- Paperback: 352 pages
- Publisher: Ebury Press (3 July 2008)
- Language: English
- ISBN-10: 0091914353
- ISBN-13: 978-0091914356
- Product Dimensions: 12.6 x 2.1 x 19.8 cm
- Average Customer Review: 4.7 out of 5 stars See all reviews (18 customer reviews)
- Amazon Bestsellers Rank: 267,066 in Books (See Top 100 in Books)
Aid and Other Dirty Business: How Good Intentions Have Failed the World's Poor Paperback – 3 Jul 2008
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"Superbly lucid and readable" (Guardian)
"[A] heartening book on Africa and remedies for its plight ... Bolton doesn't rant or preach ... he balances hard facts with strong ideas" (Independent)
"If you've ever wondered why Africa is still poor, this is the book for you ... Bolton writes with energy and directness" (Metro)
"Engaging, absorbing and enlightening - everyone interested, from the aid worker to the armchair activist, should invest in this book. If Poor Story doesn't win your heart and mind to the cause of ending extreme poverty, nothing else will" (Oxfam website)
"A vivid account of the everyday problems facing African countries" (Financial Times)
A startling insight into how the West is failing Africa and what we can do about it - by an aid industry insiderSee all Product description
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Top Customer Reviews
To my positive surprise the sensationalist title is nothing like the book, which is well-balanced, well argued and consistent in the argumentation: there are enormous problems with development aid, free trade and globalization (because unlike many others, the author, former head of DFID in Rwanda, does understand that aid alone is not the only issue affecting African poverty), but he is correct when he says “In the right circumstances, it is unequivocally true that aid works”.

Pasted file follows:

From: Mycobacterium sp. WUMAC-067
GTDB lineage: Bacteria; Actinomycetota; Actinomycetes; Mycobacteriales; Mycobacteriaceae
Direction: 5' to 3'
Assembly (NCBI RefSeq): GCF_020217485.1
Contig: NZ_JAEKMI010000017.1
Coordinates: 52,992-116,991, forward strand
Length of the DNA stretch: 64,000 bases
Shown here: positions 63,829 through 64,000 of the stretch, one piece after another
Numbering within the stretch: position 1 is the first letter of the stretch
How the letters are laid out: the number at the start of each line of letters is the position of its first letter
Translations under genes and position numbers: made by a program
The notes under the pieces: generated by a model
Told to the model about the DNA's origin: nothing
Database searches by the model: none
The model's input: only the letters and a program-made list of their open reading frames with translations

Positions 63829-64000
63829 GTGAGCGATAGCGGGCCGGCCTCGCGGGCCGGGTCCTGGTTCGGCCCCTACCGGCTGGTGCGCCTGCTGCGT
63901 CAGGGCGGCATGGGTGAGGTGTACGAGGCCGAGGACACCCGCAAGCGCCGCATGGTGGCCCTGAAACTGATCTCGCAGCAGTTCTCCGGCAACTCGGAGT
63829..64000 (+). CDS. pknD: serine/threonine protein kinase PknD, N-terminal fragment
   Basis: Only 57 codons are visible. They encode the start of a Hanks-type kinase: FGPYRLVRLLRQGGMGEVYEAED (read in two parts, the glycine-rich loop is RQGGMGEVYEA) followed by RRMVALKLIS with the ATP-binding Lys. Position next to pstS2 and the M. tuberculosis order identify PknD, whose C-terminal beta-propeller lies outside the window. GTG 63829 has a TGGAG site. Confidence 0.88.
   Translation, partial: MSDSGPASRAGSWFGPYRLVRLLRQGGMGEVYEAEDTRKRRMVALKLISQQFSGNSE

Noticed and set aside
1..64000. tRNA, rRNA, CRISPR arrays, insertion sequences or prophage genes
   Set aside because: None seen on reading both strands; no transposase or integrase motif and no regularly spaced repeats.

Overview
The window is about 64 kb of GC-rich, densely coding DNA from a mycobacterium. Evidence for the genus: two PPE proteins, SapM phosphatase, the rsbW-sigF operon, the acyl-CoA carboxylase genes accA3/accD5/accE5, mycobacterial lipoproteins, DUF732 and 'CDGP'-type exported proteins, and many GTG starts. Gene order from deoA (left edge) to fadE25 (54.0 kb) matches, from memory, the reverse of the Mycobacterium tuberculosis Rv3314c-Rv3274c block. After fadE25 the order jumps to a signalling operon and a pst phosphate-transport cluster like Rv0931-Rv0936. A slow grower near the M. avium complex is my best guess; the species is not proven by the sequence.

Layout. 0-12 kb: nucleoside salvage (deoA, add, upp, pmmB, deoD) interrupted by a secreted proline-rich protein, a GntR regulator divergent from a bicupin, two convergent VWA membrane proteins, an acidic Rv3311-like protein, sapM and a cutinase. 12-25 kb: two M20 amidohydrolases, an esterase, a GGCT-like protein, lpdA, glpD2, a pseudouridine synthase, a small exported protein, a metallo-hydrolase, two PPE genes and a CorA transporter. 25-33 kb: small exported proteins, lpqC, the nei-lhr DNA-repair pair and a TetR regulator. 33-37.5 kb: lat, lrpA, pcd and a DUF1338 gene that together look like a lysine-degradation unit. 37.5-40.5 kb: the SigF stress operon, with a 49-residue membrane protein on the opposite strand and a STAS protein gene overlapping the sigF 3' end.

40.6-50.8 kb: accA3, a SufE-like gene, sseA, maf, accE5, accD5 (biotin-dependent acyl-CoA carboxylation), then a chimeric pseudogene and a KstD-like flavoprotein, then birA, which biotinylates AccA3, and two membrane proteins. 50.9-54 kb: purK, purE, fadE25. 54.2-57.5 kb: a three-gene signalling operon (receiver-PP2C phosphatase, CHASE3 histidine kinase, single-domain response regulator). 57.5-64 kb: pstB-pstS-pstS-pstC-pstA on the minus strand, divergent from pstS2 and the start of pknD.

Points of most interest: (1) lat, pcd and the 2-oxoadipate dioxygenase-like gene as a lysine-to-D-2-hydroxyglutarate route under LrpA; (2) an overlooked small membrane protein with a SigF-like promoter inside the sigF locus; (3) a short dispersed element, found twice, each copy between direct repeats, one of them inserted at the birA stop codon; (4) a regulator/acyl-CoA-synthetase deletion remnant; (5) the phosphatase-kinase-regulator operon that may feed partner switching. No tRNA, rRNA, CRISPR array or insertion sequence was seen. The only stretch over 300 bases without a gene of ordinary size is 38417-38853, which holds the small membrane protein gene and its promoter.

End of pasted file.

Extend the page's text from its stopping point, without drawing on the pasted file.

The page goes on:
His analysis is then to state what these circumstances are where aid works, and here there is a clear and absolutely correct criticism of the work he did himself (and the work I am doing), of wrong modalities, lack of ownership, coordination, interests... For an uninitiated into the aid world, this is an excellent introduction to the problems that aid faces; for the initiated, it is an excellent reflection and summary of what we (should) know to be the problems.
But as mentioned, Mr. Bolton does not only talk about aid itself, but also brings up all the hipocrisies and contradiction of (not so free) trade and globalization.Read more ›
The author employs a very useful fictitious average African country with a new leader trying to deliver improvements to the life of his people. The impossibility of the decisions facing many African governments is highlighted very clearly through this approach which sounds like it might be gimmicky but isn't.
At the end of the book, he reminds us that as consumers we have power to press corporations to behave better through our purchasing decisions. Up to a point I agree, but there are likely to be people in the West for whom ethical purchasing is just too expensive, and some corporate efforts have too much of the fig leaf approach. The book very clearly shows the distorting effect of subsidies, especially farm subsidies. In certain areas, such as US subsidies to cotton farmers, the approach beggars belief regardless of the impact on poor countries. It is ironic that the West complains about various countries in Asia dumping goods in the West or using currency manipulation and low labour costs to undercut Western producers.Read more ›
Most Recent Customer Reviews
A little out of date but makes a very interesting analysis and interpretation of the difference that AID does and does not make in Africa. Read morePublished 18 months ago by Katherine van Haeften
This is a brilliant book. Absolutely spot on. I recently completed an MBA in Humanitarian Development and needless to say churned through a lot of the current literature around... Read morePublished 23 months ago by james michie
I just couldn't get into this book, I simply never found myself absorbed by it and in the end gave up roughly half way through. Read morePublished on 28 Jun. 2014 by C
But it gets a little repetitive towards the end of the book once the real meat of the issues have been tackled and the author sets about a "call to arms". Read morePublished on 19 Feb. 2010 by ChillasPapa